Located in the northeastern part of the country, the Veneto is one of Italy’s twenty regions, and the fifth largest in population. As a fair-sized region, the Veneto covers a good amount of the north and has many neighbors: bordered to the north by Trentino Alto-Adige and Friuli Venezia Giulia, to the west by Lombardia, and the south by Emilia-Romagna. What can be called a geographical boon, or a curse – depending on the political climate of the time, is the region’s eastern border, which is the Adriatic Sea. This, combined with the number of rivers that crisscross the region (including the Po River – the longest in Italy), provided instant trade routes to the rest of peninsula, and even into Austria. The northern part of the region is covered with mountains, including the glorious Dolomites chain, focusing the population to live in the southern hills and plains of the region.
As with most in Italy, the region’s roots stem back to Roman times, where the Veneti fought along side the Romans in the 3rd century BC. This relationship changed from being equals to being under Roman power, and remained that way until the barbarian invasions of the area began in the 2nd century AD, and continued until the 8th century. These invasions chased the native Veneti to seek refuge in islands on the lagoon, off the southeastern coast, in what we know as Venice. This ushered in the time of the Doge, the ruler of the independent Venetian Republic, and 1100 years of uninterrupted power. It wasn’t until Napoleon came a-conquering that the Republic was split up, and changed hands over the next 60+ years, belonging to the Austrian Empire for a fair amount of time. The Veneto officially joined the newly unified Italy in 1866, but continued to suffer from vast emigration and poverty until the most recent years, when its industry and agricultural development blossomed, and the Veneto welcomed people home.
What You Should See There
The Veneto is home to a city that is part of what we lovingly call “The Big Three” – Venice. What once served as a wartime sanctuary is now one of the most visited destinations in Italy; a floating city that is a labyrinth of canals and bridges, of quaint piazze and grand palaces, and of elegant sights and bold tastes. The most classic must-dos in Venice are a boat trip along the Grand Canal, a visit to the furnaces of Murano, and a tour of the golden treasure chest that is St. Mark’s. Of course, the Veneto is so much more than simply Venice. Go beyond the lagoon to taste some of the finest wines in world at the sumptuous Allegrini estate, or tour the classic architecture of Palladio, nestled in the region’s rolling hills. Visit Padua to admire the frescoes of the Scrovegni Chapel, or Marostica to see its giant chessboard, and of course, a trip to Verona to glimpse true love.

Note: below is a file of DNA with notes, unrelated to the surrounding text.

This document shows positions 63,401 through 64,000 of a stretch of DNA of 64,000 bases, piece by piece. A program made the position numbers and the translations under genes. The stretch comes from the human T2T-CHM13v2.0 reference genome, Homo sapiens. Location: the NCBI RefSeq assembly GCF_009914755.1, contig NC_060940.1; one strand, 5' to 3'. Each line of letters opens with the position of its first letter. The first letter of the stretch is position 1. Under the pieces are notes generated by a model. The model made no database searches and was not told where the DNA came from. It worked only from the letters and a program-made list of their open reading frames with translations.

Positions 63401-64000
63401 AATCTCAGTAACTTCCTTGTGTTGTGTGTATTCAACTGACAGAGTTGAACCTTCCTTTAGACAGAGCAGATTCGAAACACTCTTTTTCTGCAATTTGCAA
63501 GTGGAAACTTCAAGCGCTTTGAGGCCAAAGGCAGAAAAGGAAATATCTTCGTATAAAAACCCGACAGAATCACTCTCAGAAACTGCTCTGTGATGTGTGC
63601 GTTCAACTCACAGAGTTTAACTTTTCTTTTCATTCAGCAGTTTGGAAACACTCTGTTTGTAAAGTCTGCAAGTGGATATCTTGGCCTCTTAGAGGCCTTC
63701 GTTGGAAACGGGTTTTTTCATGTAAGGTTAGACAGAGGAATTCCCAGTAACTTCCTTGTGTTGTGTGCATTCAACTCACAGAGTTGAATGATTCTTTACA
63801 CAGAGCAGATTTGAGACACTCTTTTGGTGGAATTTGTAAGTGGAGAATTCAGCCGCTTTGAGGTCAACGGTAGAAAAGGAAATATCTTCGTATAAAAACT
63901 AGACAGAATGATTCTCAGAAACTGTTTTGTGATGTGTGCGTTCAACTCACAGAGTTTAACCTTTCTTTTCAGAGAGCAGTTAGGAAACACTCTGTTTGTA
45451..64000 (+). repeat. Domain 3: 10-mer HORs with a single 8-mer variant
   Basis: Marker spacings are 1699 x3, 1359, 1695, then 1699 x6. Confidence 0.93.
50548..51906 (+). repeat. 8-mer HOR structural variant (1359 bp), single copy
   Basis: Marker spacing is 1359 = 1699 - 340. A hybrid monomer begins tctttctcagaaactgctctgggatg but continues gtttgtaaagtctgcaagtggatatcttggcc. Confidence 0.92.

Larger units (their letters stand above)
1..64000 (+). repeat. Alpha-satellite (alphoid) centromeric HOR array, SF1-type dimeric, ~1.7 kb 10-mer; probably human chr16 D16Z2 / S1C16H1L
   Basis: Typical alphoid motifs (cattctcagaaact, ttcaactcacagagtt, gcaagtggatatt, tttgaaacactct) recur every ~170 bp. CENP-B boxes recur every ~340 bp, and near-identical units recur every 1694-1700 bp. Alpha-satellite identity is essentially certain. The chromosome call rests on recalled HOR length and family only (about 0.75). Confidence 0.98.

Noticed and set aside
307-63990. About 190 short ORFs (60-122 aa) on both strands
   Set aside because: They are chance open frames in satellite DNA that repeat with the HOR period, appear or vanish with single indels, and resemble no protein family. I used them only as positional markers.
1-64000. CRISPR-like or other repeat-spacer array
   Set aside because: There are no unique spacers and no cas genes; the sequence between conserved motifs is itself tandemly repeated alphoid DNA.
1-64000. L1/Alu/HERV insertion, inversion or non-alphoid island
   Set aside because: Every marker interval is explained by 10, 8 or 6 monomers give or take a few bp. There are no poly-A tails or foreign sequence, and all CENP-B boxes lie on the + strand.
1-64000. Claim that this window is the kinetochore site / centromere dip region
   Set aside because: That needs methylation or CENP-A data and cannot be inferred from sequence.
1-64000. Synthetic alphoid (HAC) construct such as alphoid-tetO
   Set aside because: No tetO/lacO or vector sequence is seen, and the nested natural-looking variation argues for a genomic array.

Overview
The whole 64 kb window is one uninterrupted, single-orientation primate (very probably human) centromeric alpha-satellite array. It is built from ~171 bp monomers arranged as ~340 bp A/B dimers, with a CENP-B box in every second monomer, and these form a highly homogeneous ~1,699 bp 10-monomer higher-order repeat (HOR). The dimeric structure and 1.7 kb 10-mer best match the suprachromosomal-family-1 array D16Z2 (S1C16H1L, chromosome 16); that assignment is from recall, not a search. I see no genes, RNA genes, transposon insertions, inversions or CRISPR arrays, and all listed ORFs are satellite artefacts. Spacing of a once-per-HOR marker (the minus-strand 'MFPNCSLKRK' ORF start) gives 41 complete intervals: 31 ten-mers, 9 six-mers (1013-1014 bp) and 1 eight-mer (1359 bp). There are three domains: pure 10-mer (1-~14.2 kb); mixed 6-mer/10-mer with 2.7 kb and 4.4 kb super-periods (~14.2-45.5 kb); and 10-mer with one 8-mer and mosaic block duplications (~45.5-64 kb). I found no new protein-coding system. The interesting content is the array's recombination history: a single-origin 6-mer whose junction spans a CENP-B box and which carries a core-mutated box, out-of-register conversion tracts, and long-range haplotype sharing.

What You Should Eat There
The Veneto’s cuisine development had much to do with its topography: mountains, plains, and seaside. The northern, mountainous area tends to offer hearty meats, like pork and game, with a heavy Austrian influence. The central, plain
area allows for more grazing meats, like beef and chicken, with more vegetables incorporated. The eastern, seaside area clearly focuses on the fruits of the sea. Grains are used throughout the entire Veneto: polenta being a favorite, as it was the most affordable grain for the poor, and offers tremendous variety in preparation; risotto and other hand-made pastas (ravioli and bigoli, a very typical thick Venetian noodle) are also staples of the cuisine. The Veneto’s wine culture is widely celebrated as one of the strongest in Italy, producing a number of DOC-level wines, including many white varietals like the Soave wines, and full-bodied reds like Amarone. Perhaps the best-known, and one of the most appreciated, contribution to the wine world would be the dry, sparkling wine, Prosecco, gracing the table of many celebrators this side of the pond.
Bring Veneto to Your Kitchen Table
Throughout this year, Select Italy has been teaming up with Eataly, the Italian food emporium, to present the regions, in whole, and bring the best of that region straight to your table. In a completely selfless endeavor, we smell, sip, and savor these products, so you don’t go it alone. For the Veneto region, Eataly has supplied two items designed to bookend any great meal: Biabensi Kamut Breadsticks and Bauli Pandoro. The breadsticks are the perfect pairing for robust Italian meats and cheeses. They are light and flavorful, with the hint of extra virgin olive oil, and the crunch is just what you need for a successful charcuterie platter. In this case, I used Veneto alums, sharp Asiago cheese and Taleggio, alongside hard salame and capicollo, with some sweet jam to cut the bold flavors. Pandoro is a sweet yeast bread that traditionally is dusted with vanilla powder, and appears in the bakeries and shops around the holiday season. Given that it is that time of year to think beyond oneself, in both small and great ways, I saved the pandoro for our office Thanksgiving potluck celebration. Given that our Italian colleagues graciously embraced our unfamiliar Thanksgiving traditions, ending the party with a taste of the “Golden Bread” was a great way to combine our holiday traditions.
@ItalyFoodies: Join Our Discussion- What’s Your Take
- What makes Soave wine so special, and what is the best pairing for it?
- What are the top three tips to keep in mind when shopping for fresh seafood?
- Polenta can be intimidating to tackle, for a novice: is there an “Intro to Polenta-making” recipe that you would recommend?